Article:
Udara Rathnayake started his political career in 2013. He was elected as a Western Provincial Council Member in 2014.
Your Educational and professional qualifications?
Bachelor of Science in Business Management, University of Essex
Master of Science, University of Colombo
Professional experience in diverse industries ranging from exports, imports and apparel industry.
Vision for education of children and youth in Sri Lanka?
The current education platform needs drastic changes. It has to be up to date, fit the current job market and be tech-driven. I believe in structural support for schools when it comes to facilities, but we must really revamp the things we teach our children. We must encourage a more communicative education system where children are allowed to constantly question things. I understand with the current constraints,we can’t do more capital investments, but we can start with changing attitudes, immediately.
Views on technical education?
We must concentrate more on technical education as there’s only limited facilities for children to have university exposure in Sri Lanka. Some 800,000 young people are driving three-wheelers. If we can empower them with technical qualification, they can have two careers. That will contribute more to the economy.
Your ideas for improving employment prospects of youth?
I truly believe we have youth with a lot of capacity. A few main issues like insufficient access to capital have to be rectified. For any type of loan, banks want collateral, limiting available opportunities. A lot of young entrepreneurs do not have the initial cheap capital required. We must somehow make a platform to encourage young businesses to give them low-cost funding. I want to initiate a programme where there will be cheaper, low-cost funding for new startups. Why I came into politics was mainly because I crave to create opportunities for those around me.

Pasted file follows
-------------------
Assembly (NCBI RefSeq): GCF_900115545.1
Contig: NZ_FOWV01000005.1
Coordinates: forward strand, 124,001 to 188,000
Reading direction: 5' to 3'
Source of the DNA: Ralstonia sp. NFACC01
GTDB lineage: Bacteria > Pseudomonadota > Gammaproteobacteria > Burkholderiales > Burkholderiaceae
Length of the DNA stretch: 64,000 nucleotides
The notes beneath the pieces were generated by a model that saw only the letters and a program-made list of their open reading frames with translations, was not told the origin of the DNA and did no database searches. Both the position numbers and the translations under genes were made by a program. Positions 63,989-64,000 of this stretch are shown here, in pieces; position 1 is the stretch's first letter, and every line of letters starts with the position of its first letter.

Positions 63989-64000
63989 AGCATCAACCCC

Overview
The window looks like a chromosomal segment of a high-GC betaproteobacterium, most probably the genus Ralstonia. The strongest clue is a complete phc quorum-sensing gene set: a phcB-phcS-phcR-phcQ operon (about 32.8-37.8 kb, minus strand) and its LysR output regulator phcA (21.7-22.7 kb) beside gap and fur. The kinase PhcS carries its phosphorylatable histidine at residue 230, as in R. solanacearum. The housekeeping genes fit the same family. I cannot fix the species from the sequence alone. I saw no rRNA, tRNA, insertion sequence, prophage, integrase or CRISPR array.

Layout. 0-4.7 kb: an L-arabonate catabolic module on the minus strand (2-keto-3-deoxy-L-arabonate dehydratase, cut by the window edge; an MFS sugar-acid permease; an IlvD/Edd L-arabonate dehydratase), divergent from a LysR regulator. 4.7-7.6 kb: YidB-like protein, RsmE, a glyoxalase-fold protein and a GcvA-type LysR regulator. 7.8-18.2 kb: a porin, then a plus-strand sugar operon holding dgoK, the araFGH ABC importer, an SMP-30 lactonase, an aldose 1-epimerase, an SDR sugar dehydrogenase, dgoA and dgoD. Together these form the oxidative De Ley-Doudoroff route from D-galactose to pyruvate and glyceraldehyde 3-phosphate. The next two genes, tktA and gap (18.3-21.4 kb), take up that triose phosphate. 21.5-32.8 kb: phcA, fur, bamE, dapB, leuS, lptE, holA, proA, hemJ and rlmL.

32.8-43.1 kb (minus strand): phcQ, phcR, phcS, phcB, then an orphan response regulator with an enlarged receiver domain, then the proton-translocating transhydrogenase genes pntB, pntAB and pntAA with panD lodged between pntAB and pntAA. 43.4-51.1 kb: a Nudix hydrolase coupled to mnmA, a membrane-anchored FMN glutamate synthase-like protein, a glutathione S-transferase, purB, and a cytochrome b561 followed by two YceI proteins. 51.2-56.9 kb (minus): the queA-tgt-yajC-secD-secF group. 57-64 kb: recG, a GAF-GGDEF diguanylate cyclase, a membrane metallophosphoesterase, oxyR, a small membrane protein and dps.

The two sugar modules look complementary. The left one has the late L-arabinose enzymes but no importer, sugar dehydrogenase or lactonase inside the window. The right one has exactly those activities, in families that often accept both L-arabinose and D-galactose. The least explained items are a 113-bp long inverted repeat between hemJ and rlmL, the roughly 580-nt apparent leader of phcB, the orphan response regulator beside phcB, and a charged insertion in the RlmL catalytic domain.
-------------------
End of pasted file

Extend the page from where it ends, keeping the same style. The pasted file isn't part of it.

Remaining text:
Your stance on the MCC?
I haven’t personally read what the conditions of the MCC are as I haven’t had access to it. Therefore, I cannot comment on it. They must make this a public document so that people will know what it is exactly, and the people can decide if it’s good or bad for the country.
Your solutions for the ailing public transport system?
We’re worse than Ethiopia, which has better transport infrastructure. It’s quite shameful. We’re the weakest in the region, so we need intensive investment. I personally encourage public-private partnership as these infrastructure assets could be investments. If our intention is to give the service to the people, whether it is owned by a company or the nation is irrelevant.
Vision for the protection of the environment and climate change adaptation?
I don’t think our politicians have given a lot of attention to climate change. Forget climate change, we have not given solutions to garbage disposal. I think we are the only country where people died in a garbage dump collapse. But we still haven’t given a solution to this problem even after three years since the disaster. It’s pathetic. Climate change is very important but in the Sri Lankan context, the immediate necessary steps must be taken before that.
"The current education platform needs drastic changes. It has to be up to date, fit the current job market and be tech-driven"
Views on discrimination based on sexual orientation?
We must put a lot of regulations in place against discrimination. When it comes to the LGBTQ community, our people have not been exposed to this area so much, so there’s a lot of fear involved. We must educate people and show the existence of this segment. It’s just a fear without knowing. Personally I have nothing against this community and I believe everyone should be given the same rights, opportunities and treated equally, irrespective of gender or sexual preference. But most people haven’t had the opportunity to engage or have a conversation with a person of this community.
Why should people vote for you?
I am someone who will stand by my conscience, I will always stand by what is right, according to my beliefs, irrespective of my party. I don’t fear to point out the wrong. It’s a ‘yes sir’ culture in politics, but I will not fall into that culture. That political culture should be challenged and changed.